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Sierra Leone News: A walk to the hospital

CHETANYA

CHETANYA

Yesterday my colleague Ophaniel and I walked briskly through east Freetown to the large complex containing the Cottage Hospital, which serves pregnant women, and the Ola During Children’s Hospital. We were hoping to interview some staff about what challenges the hospital is facing. I took an interest in this issue after doing a story on a young girl being treated at the 34 Military Hospital, who needs to be flown to Ghana or India for proper diagnoses because hospitals in Sierra Leone lack the basic medical equipment.
It was raining lightly, and at first the road was mostly clear as we walked, though from time to time we had to step out of the way for cars.
It soon became crowded as we entered what appeared to be the auto shop district. For a moment, every shop in sight specialized in car parts, advertising parts for all different car brands on their bright hand-painted storefronts. Street hawkers and small market stands appeared in the road, men and women of all ages, from waist-high children to the grey haired selling products ranging from the practical and stylish to the edible. On the practical side I saw shoes, belts, hygiene products, pens and soccer jerseys. Women balanced trays piled with yellow popcorn, bananas, and people carried baskets of colourful frozen treats in bags.
As we reached the hospital, Ophaniel pointed out the Chinese-made road, saying the area only became ‘walkable’ after the road was built. It was definitely a modern road with no potholes. I can’t deny it was a good thing, though as I wrote in my column, I still think these Chinese investments are still just that – investments in Sierra Leone, not gifts of friendship. As such, they should be viewed with a critical eye. Ophaniel and I debated the merits of China’s no questions asked approach while we waited to talk to someone at the hospital. I can understand the point of view of Sierra Leoneans on this issue, but my viewpoint hasn’t changed.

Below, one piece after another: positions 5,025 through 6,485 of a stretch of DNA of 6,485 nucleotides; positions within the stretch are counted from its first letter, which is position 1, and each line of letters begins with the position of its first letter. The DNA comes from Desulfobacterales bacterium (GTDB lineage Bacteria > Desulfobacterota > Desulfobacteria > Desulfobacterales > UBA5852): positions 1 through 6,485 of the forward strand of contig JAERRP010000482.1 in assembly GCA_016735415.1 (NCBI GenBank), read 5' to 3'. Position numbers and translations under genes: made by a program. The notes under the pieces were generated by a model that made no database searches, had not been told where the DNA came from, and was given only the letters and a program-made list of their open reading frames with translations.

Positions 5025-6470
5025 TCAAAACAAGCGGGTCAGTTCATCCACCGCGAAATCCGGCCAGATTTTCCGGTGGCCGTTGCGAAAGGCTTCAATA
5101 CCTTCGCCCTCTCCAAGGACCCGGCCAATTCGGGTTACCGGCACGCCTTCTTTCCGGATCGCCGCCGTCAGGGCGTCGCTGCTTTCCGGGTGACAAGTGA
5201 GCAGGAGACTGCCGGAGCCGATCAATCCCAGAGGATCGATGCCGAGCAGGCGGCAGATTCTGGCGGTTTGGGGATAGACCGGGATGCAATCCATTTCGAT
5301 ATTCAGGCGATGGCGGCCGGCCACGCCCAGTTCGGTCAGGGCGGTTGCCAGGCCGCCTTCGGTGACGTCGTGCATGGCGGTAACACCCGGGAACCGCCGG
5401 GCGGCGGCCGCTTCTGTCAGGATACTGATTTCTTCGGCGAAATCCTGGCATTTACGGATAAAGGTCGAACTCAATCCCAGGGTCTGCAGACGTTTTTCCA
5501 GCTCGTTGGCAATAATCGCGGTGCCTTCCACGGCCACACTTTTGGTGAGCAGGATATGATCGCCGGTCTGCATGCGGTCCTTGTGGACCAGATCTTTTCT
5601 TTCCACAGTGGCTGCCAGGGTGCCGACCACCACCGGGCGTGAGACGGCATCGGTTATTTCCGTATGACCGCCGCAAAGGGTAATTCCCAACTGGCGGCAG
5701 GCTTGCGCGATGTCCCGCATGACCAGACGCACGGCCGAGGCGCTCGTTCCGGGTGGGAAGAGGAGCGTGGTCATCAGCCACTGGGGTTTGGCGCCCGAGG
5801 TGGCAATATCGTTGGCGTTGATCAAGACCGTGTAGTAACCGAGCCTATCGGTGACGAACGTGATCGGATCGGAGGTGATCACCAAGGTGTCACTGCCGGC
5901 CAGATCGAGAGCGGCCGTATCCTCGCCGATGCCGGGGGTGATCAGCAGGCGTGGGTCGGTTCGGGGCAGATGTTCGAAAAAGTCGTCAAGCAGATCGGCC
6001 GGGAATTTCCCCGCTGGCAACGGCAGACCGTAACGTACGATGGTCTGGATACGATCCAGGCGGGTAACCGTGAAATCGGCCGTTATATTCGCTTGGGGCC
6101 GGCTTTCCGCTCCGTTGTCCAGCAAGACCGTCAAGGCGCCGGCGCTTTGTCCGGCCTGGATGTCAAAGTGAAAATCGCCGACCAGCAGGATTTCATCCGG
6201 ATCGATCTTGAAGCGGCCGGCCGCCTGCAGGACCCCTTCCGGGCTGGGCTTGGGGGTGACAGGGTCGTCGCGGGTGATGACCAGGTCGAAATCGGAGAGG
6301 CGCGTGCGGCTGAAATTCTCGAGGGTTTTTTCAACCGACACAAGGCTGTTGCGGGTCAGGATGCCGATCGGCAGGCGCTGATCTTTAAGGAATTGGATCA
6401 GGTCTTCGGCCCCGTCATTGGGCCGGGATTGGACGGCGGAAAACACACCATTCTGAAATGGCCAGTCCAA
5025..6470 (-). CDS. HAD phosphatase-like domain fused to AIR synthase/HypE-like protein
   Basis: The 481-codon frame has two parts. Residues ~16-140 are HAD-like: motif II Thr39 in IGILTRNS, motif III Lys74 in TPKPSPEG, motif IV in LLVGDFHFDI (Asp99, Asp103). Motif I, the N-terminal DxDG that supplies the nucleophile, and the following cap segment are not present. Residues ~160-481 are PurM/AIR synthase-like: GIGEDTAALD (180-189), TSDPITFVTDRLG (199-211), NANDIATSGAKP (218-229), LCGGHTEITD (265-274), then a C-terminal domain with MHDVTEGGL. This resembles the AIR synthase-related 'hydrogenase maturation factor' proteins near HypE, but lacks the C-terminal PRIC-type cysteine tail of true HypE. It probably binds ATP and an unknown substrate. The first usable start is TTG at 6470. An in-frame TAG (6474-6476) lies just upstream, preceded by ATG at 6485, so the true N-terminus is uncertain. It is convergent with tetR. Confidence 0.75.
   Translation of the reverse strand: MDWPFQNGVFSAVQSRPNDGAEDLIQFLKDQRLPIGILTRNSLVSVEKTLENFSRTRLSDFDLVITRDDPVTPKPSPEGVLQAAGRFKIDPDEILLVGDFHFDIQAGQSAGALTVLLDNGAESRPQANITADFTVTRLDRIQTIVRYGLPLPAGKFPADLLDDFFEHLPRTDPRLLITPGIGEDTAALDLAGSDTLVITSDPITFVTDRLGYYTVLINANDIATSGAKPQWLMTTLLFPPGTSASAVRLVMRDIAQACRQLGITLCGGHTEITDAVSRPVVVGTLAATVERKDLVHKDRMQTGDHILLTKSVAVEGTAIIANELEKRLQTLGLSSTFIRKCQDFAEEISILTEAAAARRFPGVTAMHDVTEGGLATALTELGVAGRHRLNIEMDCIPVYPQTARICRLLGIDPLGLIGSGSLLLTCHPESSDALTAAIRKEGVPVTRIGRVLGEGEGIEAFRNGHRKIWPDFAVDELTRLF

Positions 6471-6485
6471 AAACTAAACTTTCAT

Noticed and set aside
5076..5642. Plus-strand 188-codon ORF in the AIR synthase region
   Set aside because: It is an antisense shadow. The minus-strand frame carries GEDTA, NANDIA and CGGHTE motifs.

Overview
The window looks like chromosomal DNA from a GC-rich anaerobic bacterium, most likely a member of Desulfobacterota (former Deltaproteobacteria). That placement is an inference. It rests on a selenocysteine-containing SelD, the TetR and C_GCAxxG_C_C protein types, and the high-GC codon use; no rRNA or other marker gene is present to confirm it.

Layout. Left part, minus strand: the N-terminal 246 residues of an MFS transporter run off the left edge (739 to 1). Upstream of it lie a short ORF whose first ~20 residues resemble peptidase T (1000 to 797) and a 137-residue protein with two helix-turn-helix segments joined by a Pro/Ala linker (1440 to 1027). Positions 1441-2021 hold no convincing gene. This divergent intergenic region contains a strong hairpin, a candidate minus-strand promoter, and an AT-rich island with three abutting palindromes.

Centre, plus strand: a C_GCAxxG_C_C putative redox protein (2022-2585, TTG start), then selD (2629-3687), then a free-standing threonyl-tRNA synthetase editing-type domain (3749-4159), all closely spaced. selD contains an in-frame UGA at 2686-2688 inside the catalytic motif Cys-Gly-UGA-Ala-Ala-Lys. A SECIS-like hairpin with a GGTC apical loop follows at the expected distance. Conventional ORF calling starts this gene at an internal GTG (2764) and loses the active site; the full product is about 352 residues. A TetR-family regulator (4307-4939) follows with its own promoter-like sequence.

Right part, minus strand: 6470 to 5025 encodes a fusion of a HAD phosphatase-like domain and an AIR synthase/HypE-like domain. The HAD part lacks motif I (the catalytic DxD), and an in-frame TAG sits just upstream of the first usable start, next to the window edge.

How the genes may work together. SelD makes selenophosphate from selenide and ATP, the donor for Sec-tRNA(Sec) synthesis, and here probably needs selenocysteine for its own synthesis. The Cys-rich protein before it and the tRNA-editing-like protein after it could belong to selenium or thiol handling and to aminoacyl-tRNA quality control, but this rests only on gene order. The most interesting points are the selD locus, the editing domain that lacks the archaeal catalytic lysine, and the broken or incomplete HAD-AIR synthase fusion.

Like the Connaught Hospitals I saw the day before, it was clear the Children’s Hospital needed more investment and development. Paint had become grungy and worn with age. The children’s ward was thick with the smell of chemicals. It was dim, lit with only a few small bare lightbulbs. While talking to a nurse to see if we could set up an interview, I got a glimpse of several beds close together with children lying on them, and four or five nurses in turquoise scrubs busily filling out paperwork on a table.
Ophaniel and I continued our debate, which shifted into how much the outside world should interfere with controversial cultural practices in Sierra Leone, while waiting to talk to a nurse. Outside her office were posters from the World Health Organization and Ebola prevention posters.
Ultimately we didn’t get an interview at either the Children’s Hospital or the Cottage Hospital that day. I hope I’ll be able to in the coming week, to learn more about how hospitals in Sierra Leone are struggling and how these shortages are affecting the lives of patients. This is definitely in the public interest, and raising awareness could only help the hospitals improve.
On the way back, we wove and sometimes pushed our way through crowds of people, walking along the edge of the gutter filled with trash and grey water. Trucks, cars, vans and buses squeezed us and the rest of the people to the edges of the road, or over on the other side of the gutter. I followed Ophaniel’s lead as he deftly found the quickest routes through the traffic, sometimes walking into the road and once walking in the middle of the slow-moving traffic, between two trucks.
Ophaniel pointed out that journalism sometimes requires a long, tiring slog through the chaotic streets of Freetown. I wouldn’t have it any other way.
Thursday August 04, 2016

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